HP Study Reveals Smartwatches Vulnerable to Attack
PALO ALTO, Calif., July 22, 2015 — As part of an ongoing series looking at Internet of Things (IoT) security, HP today unveiled results of an assessment confirming that smartwatches with network and communication functionality represent a new and open frontier for cyberattack. The study conducted by HP Fortify found that 100 percent of the tested smartwatches contain significant vulnerabilities, including insufficient authentication, lack of encryption and privacy concerns1. In the report HP provides actionable recommendations for secure smartwatch development and use, both at home and in the workplace.
As the IoT market advances, smartwatches are growing in popularity for their convenience and capabilities. As they become more mainstream, smartwatches will increasingly store more sensitive information such as health data, and through connectivity with mobile apps may soon enable physical access functions including unlocking cars and homes.
“Smartwatches have only just started to become a part of our lives, but they deliver a new level of functionality that could potentially open the door to new threats to sensitive information and activities,” said Jason Schmitt, general manager, HP Security, Fortify. “As the adoption of smartwatches accelerates, the platform will become vastly more attractive to those who would abuse that access, making it critical that we take precautions when transmitting personal data or connecting smartwatches into corporate networks.”
The HP study questions whether smartwatches are designed to store and protect the sensitive data and tasks for which they are built. HP leveraged HP Fortify on Demand to assess 10 smartwatches, along with their Android and iOS cloud and mobile application components, uncovering numerous security concerns.
The most common and easily addressable security issues reported include:
- Insufficient User Authentication/Authorization: Every smartwatch tested was paired with a mobile interface that lacked two-factor authentication and the ability to lock out accounts after 3-5 failed password attempts. Three in ten, 30 percent, were vulnerable to account harvesting, meaning an attacker could gain access to the device and data via a combination of weak password policy, lack of account lockout, and user enumeration.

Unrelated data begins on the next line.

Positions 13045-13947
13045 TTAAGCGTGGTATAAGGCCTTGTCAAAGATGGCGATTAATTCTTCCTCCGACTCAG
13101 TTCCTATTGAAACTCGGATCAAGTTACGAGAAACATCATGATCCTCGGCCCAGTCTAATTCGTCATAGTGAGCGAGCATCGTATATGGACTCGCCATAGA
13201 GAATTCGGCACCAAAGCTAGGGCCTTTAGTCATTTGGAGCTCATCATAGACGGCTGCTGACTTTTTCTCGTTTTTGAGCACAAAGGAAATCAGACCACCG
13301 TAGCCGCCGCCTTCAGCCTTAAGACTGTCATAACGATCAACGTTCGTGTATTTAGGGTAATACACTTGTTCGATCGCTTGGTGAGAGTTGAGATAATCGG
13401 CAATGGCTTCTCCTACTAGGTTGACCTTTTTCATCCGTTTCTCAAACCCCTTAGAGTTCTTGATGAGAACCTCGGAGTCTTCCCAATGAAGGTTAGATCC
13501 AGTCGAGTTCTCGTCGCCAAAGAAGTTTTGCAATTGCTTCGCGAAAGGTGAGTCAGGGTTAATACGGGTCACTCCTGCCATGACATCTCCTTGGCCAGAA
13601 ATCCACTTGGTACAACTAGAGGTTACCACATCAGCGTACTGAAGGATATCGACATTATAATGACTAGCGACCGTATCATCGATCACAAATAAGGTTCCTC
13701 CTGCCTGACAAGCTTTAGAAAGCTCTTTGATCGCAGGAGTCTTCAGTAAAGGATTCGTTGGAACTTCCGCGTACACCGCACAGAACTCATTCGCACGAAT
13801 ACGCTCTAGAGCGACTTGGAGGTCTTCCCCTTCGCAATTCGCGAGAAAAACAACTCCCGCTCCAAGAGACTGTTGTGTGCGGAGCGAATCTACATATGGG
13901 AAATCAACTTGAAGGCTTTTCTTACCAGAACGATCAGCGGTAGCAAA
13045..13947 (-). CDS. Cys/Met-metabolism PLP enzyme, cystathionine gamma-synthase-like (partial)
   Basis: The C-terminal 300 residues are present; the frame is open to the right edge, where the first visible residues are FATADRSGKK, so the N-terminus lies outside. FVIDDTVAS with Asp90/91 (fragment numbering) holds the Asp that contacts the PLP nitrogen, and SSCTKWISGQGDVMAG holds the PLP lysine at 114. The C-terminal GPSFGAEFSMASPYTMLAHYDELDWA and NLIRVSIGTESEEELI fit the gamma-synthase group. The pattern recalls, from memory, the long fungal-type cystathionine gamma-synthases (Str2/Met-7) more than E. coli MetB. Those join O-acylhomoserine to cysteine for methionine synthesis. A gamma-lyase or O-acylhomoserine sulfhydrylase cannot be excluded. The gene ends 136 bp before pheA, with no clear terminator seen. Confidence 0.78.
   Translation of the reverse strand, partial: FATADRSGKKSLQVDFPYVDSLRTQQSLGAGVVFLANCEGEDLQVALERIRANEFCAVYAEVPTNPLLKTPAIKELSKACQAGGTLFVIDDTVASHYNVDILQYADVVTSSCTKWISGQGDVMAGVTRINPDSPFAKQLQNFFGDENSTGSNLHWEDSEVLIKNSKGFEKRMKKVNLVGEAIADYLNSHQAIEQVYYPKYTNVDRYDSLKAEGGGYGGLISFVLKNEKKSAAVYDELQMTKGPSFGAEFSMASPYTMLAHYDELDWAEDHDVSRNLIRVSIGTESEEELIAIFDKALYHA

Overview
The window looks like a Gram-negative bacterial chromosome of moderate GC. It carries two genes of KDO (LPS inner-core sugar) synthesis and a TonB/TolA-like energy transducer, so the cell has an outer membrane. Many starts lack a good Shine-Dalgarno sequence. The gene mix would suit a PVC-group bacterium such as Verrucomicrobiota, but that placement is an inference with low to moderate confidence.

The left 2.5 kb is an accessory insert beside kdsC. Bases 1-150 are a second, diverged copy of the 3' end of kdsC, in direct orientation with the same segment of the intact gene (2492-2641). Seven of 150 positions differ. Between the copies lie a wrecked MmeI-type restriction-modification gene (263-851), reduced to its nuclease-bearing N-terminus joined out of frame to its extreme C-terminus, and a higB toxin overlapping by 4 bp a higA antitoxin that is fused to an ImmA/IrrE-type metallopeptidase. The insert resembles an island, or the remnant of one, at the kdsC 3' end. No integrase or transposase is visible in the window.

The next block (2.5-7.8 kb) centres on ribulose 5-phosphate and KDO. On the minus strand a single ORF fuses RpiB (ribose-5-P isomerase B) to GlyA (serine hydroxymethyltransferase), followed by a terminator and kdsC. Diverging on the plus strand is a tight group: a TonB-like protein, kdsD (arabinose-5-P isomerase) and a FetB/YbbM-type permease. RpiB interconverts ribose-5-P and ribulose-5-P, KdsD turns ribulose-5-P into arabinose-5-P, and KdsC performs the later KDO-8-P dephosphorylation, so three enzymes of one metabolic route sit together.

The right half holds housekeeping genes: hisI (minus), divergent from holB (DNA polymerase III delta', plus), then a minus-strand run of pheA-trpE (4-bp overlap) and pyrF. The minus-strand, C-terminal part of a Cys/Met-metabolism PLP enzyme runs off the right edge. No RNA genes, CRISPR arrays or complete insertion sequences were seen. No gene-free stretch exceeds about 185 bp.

- Lack of transport encryption: Transport encryption is critical given that personal information is being moved to multiple locations in the cloud. While 100 percent of the test products implemented transport encryption using SSL/TLS, 40 percent of the cloud connections continue to be vulnerable to the POODLE attack, allow the use of weak cyphers, or still used SSL v2.
- Insecure Interfaces: Thirty percent of the tested smartwatches used cloud-based web interfaces, all of which exhibited account enumeration concerns. In a separate test, 30 percent also exhibited account enumeration concerns with their mobile applications. This vulnerability enables hackers to identify valid user accounts through feedback received from reset password mechanisms.
- Insecure Software/Firmware: A full 70 percent of the smartwatches were found to have concerns with protection of firmware updates, including transmitting firmware updates without encryption and without encrypting the update files. However, many updates were signed to help prevent the installation of contaminated firmware. While malicious updates cannot be installed, lack of encryption allows the files to be downloaded and analyzed.
- Privacy Concerns: All smartwatches collected some form of personal information, such as name, address, date of birth, weight, gender, heart rate and other health information. Given the account enumeration issues and use of weak passwords on some products, exposure of this personal information is a concern.
As manufacturers work to incorporate necessary security measures into smartwatches, consumers are urged to consider security when choosing to use a smartwatch. It’s recommended that users do not enable sensitive access control functions such as car or home access unless strong authorization is offered. In addition, enabling passcode functionality, ensuring strong passwords and instituting two-factor authentication will help prevent unauthorized access to data. These security measures are not only important to protecting personal data, but are critical as smartwatches are introduced to the workplace and connected to corporate networks. Additional guidelines for secure smartwatch use are outlined in the full report.
For more information, visit the first report in this IoT series, 2014 HP Internet of Things Research Study, which reviews the security of 10 of the most common IoT devices. In addition, the 2015 HP Home Security Systems Report reviews the 10 of the most common Internet-connected home security systems.
Conducted by HP Fortify, the HP Smartwatch Security Study used the HP Fortify on Demand IoT testing methodology which combined manual testing along with the use of automated tools. Devices and their components were assessed based on the OWASP Internet of Things Top 10 and the specific vulnerabilities associated with each top 10 category.
All data and percentages for this study were drawn from the 10 smartwatches tested during this study. While there are certainly a fair number of smartwatch devices already on the market, and that number continues to grow, HP believes the similarity in results of the 10 smartwatches provides a good indicator of the current security posture of smartwatch devices.
1 “HP Internet of Things Security Report: Smartwatches,” HP, July 2015
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